Internationally acclaimed artist brings blues to Hopi High
POLACCA, Ariz. — Deanna Bogart, an international blues performer, created a magical ark of music with Hopi High music students while spending the week at Hopi High last week.
The work paid off with an impressive, emotional performance by the Hopi High music students and Bogart in the band room as about 65 spectators gave thunderous applause at the concert’s end.
The magnitude of the event and the week was not lost on Hopi High music teacher Thomas Irwin as he called Bogart the ultimate professional. Bogart said her week at Hopi High was amazing. Bogart plays saxophone, keyboards and sings.
Irwin said he was glad they were playing blues because of its longstanding tradition in American music.
The Hopi High music students and Bogart started the concert with “I Just Want to Be With You,” “Do It Now,” “Peter Gunn” and “James Bond.”
Irwin praised Hopi High drummer Nicholai Bolus, a senior, who will be graduating this year.
“Nicholai is leaving us to take his phenomenal performances to NAU,” Irwin said. “But he will come back to do clinics. I want to recognize him and thank him.”
Hopi High student Stacy Charlie sang an emotionally charged solo of “Georgia” before Bogart performed a song she hadn’t played before: “I Can’t Help Falling in Love with You.”
The Hopi High music students then rocked the house with “Johnny B. Goode” before Hopi High student Greta Quotskuyva performed “Everywhere We Go,” a tune written by the Hopi High video class, now known as the Video Dawgz.
The concert ended with Hopi High students Hailey Kardell, Stacy Charlie, Serena Leslie and Kayla Castillo performing their version of “Hallelujah.”
Irwin thanked Hopi High administration for financially supporting the weeklong intensive music effort. Bogart worked with Irwin’s music students for the five days.
Bogart said working with the Hopi High music students was herhonor and privilege.
“The kids here are awesome,” she said.
Bogart, who performs in Europe and runs a jazz festival in Panama, performed on Nevis Island the week before coming to Hopi. She also performs throughout the states.
“Working with the Hopi High music students was unforgettable. This was life changing. I think I got more from this experience than they got from me. I’ll take a little bit of them with me wherever I go, and I’m leaving a part of me here,” she said.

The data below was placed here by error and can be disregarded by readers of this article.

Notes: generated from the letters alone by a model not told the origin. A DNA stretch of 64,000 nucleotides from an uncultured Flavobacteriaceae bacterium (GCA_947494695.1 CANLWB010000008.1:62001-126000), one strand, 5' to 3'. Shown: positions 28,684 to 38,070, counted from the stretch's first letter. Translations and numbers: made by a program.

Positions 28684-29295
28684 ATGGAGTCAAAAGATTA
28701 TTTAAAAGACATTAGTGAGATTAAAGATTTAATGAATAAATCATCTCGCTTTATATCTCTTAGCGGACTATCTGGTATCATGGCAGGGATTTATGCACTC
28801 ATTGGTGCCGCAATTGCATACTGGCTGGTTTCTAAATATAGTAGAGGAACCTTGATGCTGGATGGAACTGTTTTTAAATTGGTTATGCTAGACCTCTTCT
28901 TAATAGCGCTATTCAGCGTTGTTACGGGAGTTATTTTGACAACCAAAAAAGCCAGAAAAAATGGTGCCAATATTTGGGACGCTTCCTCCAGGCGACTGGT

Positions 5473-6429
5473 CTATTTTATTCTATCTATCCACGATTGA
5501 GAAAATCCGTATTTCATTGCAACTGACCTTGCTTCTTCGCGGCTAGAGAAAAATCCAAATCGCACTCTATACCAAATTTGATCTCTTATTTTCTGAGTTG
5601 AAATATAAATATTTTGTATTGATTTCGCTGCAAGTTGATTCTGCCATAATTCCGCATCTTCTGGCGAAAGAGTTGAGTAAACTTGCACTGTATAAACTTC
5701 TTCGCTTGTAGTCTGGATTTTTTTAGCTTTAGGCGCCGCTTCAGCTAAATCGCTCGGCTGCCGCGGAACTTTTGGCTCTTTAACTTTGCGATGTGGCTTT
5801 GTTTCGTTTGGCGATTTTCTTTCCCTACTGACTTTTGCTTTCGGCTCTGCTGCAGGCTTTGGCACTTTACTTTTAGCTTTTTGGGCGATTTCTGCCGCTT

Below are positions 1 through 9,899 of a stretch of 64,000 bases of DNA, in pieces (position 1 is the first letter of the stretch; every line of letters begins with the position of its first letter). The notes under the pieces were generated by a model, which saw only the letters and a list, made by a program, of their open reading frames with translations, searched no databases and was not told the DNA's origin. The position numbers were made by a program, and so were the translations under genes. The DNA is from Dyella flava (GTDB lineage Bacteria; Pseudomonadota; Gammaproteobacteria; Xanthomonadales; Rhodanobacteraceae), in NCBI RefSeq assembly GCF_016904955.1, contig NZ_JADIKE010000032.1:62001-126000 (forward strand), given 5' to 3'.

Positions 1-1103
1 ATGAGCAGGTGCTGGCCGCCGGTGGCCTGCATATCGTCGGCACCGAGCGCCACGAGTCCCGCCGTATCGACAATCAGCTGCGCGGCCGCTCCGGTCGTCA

Bogart, who lives in California when she is not on the road performing, said coming to Hopi was unchartered territory because the students didn’t know anything about her and she didn’t know anything about them.
“We came together and let the good seeds grow,” she said. “It doesn’t get any better than that. We were all able to just be ourselves.”
Bogart said the Hopi High music students’ performance was impressive despite their lack of experience.
“This was the first gig for some of them. It was safe and scary at the same time, but we trusted each other so there were no negatives. If we made mistakes it was a chance to learn. It was a shared experience,” she said.
Bogart said the music students were more excited than nervous before the concert.
“I shared the nervousness because I still get stage fright,” she said. “We did the best we could and many groups of kids would not have had that grit. The students strived to get better on the instruments and they reached that goal. The students were beyond great because they were honest and showed passion.”
Bogart said the audience seemed to be impressed with the music as they hooted and hollered in response to the tunes.
Bogart said working with music teacher Irwin was also incredible.
“We respected the strengths of each other. It was a balance of two dialects of music. We were equally inspired by each other. Our intentions were in tandem. The students learned that they can do a lot of things they didn’t know they could do, and now they know they are capable,” she said.
Bogart said the can-do spirit that the students learned should transfer to all areas of their lives. She said as a kid, she remembers people telling her what she couldn’t do and she always worked hard to prove them wrong.
“I want to wipe that out wherever I go, whether I’m talking to somebody nine or 90,” she said. “I want to erase that from as many souls as possible.”
Bogart hopes to return for classes on piano or songwriting.
Bogart said her week on the Hopi Reservation was beautiful and amazing because she was trying to navigate and understand it each day.
“It was great because people welcomed me into their homes,” she said. “Everywhere I go feels like home. Home is where I am. I became part of the tapestry here. Seeing the villages and being with the people in the villages made it special.”
Bogart said she would come back with a smile, but while she’s gone she will miss the people and wonder how they are doing.